Faith Alone

Bible Book: Hebrews  11 : 1-6
Subject: Faith

Faith Alone

Mark Adams

1 – Now faith is confidence in what we hope for and assurance about what we do not see. 2 – This is what the ancients were commended for. 3 – By faith we understand that the universe was formed at God’s command, so that what is seen was not made out of what was visible. 4 – By faith Abel brought God a better offering than Cain did. By faith he was commended as righteous, when God spoke well of his offerings. And by faith Abel still speaks, even though he is dead. 5 – By faith Enoch was taken from this life, so that he did not experience death: “He could not be found, because God had taken him away.” For, before he was taken, he was commended as one who pleased God. 6 – And without faith it is impossible to please God, because anyone who comes to Him must believe that He exists and that He rewards those who earnestly seek Him.

As Pastor Kevin has just reminded us—we have several families who have children who will soon be heading off to college. And—I’m sure those families have been making a list of the things their child will NEED as they begin this next chapter in life. Here’s some things I would put on the list:

  • They’ll need a good laptop or notebook.
  • They’ll need those special extra-long sheets that fit the standard dorm room bed.
  • They’ll need to pick the right food plan.
  • They’ll need a way to have access to spending money.
  • They will need phone chargers—I recommend three or four extra—because my girls were always losing theirs. They still do.
  • They’ll need a few jump drives to back up their work.
  • They’ll need things like extension cords—and power strips—for their dorm room because plugs are never where you need them. And there are never enough.
  • Depending on the location of their school they’ll need the right kind of clothing.

I remember my daughter, Becca, who went to school in Wheaton, Illinois—learned she only needed shorts for a couple weeks of the school year. The rest of the year it was too cold to wear them. In fact, she realized that she needed a good pair of boots to trudge through all the snow that was pretty much always on the ground.

Well, I could go on and on—but the reason I mention all these NEEDS is because this morning I want to talk about something we ALL need in life—whether we’re headed for college or not—and I’m referring to our last “SOLA:” FAITH. I say that because, as Paul puts it, “The righteous LIVE by faith.” (Romans 1:17) If you are our guest, I’ll bring you up to speed by saying that today we’re coming to the end of a series that we’ve called: “CONVICITONS THAT CONNECT.” For the past month or so we’ve been looking at some of the core beliefs that define our Christian identity—those non-negotiable beliefs that unite us. Here’s a quick review of our study:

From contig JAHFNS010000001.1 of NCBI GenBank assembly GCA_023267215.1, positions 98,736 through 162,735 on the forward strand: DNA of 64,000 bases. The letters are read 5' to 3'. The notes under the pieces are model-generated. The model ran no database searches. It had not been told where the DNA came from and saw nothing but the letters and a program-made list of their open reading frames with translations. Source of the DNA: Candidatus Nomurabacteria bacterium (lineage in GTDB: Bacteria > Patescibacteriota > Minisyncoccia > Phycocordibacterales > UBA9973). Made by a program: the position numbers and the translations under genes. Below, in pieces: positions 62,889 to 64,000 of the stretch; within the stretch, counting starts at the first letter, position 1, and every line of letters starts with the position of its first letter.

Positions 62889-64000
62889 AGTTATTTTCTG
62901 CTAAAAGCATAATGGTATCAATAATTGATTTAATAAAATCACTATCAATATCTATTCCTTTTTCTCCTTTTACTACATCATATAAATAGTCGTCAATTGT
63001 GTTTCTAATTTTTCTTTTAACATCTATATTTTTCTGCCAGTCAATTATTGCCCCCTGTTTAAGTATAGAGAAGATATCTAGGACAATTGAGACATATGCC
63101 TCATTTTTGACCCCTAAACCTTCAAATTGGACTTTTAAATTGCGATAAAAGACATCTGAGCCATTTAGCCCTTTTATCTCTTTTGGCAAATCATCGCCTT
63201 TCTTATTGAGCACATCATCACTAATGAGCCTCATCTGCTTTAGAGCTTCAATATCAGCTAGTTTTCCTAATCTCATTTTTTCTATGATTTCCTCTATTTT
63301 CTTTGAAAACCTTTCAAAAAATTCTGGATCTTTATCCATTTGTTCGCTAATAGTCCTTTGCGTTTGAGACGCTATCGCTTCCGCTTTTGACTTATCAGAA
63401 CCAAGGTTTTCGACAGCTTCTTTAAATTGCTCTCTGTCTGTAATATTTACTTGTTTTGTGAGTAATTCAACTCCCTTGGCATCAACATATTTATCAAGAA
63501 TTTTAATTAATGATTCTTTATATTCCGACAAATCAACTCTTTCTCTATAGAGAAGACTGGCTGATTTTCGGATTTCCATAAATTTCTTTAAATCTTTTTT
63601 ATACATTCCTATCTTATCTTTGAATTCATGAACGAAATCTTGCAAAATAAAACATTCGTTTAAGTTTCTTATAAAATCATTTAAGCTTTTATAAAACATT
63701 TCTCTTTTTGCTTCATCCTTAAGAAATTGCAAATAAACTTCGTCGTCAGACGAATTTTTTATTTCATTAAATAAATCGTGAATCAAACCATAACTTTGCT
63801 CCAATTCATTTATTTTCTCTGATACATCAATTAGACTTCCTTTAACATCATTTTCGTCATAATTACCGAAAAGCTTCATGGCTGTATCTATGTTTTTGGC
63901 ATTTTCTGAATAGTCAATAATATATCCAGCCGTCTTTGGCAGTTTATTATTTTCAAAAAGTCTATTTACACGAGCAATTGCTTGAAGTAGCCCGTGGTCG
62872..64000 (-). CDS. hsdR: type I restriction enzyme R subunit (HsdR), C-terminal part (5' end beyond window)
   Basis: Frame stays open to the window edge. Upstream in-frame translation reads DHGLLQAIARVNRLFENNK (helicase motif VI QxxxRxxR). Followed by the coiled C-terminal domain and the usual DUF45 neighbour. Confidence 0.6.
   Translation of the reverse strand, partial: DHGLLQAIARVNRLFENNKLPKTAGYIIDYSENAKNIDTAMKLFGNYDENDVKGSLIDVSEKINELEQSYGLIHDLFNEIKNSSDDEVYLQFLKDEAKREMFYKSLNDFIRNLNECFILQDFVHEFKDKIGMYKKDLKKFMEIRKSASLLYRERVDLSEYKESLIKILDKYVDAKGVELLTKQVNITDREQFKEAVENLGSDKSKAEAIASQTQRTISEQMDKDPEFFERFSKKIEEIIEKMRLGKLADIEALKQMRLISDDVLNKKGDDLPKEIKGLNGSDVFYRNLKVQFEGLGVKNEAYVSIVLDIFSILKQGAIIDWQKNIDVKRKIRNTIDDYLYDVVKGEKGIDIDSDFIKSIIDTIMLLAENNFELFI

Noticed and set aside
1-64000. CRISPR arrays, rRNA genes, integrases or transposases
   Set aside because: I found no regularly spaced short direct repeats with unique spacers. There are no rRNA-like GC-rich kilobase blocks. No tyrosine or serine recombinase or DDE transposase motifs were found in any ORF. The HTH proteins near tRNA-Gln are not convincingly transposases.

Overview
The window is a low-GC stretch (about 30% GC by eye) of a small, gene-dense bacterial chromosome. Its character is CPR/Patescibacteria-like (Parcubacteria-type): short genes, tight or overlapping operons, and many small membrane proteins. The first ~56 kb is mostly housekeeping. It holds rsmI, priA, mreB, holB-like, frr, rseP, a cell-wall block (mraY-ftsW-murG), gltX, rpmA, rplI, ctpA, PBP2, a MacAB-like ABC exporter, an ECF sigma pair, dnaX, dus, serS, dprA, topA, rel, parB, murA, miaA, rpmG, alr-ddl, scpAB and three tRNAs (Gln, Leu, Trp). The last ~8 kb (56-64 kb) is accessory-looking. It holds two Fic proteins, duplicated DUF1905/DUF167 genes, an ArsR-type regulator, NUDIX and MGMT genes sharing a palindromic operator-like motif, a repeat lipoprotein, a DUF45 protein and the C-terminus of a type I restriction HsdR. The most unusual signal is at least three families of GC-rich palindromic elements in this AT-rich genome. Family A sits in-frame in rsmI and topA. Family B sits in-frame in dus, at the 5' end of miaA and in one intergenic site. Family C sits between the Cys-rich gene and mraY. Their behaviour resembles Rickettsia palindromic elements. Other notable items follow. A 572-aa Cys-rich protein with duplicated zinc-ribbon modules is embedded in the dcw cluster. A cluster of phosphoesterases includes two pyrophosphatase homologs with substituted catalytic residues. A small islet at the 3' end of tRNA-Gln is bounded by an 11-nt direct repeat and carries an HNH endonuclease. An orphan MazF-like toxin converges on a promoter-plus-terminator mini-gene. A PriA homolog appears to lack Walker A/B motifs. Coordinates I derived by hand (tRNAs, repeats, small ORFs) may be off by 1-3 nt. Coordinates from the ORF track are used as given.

• All GLORY belongs to God;
  • JESUS is our one and only Lord and Savior;
  • The BIBLE alone is our source of authority for it is God’s Word.
  • We are saved by the GRACE of God.
  • Then, as I said, today we’re looking at FAITH—the faith that saves us by His grace and enables us to live.

Now—at the onset of our study I need to remind you that everyone has faith in something. I mean, there is a sense in which EVERYONE—not just the righteous—everyone lives by faith.

John Bisagno once put it this way, “Faith is the heart of life. Think of it. You go to a doctor whose name you can’t pronounce. He gives you a prescription you cannot read. You take it to a pharmacist you have never seen. He gives you medication you do not understand—and yet you take it.”

Do you see the point? The truth is, none of us can get through a single day without living by faith.

  • When you flip a light switch you put faith in the electrical wiring.
  • When you turn the ignition switch in your car, you trust the starter and the motor.
  • In a few months when you college kid parents slap a 50 cent stamp on snail-mail a letter and address it to their campus post office box you will put your faith in the US Mail Service.
  • When you punch in a number on your cell phone you put your faith in Verizon.
  • When you sit in those soft wine-colored chairs you have faith that I’m going to stop preaching in time for you to (go to Bible Study/eat lunch).

Everyone has faith in something.

But, of course that’s not the kind of faith we’re talking about. We’re saying that a Christian is someone who has put their faith in Jesus—and then bases their everyday lives on their faith in Him. To make sure we understand this little SOLA word—FAITH—let’s break it down a bit.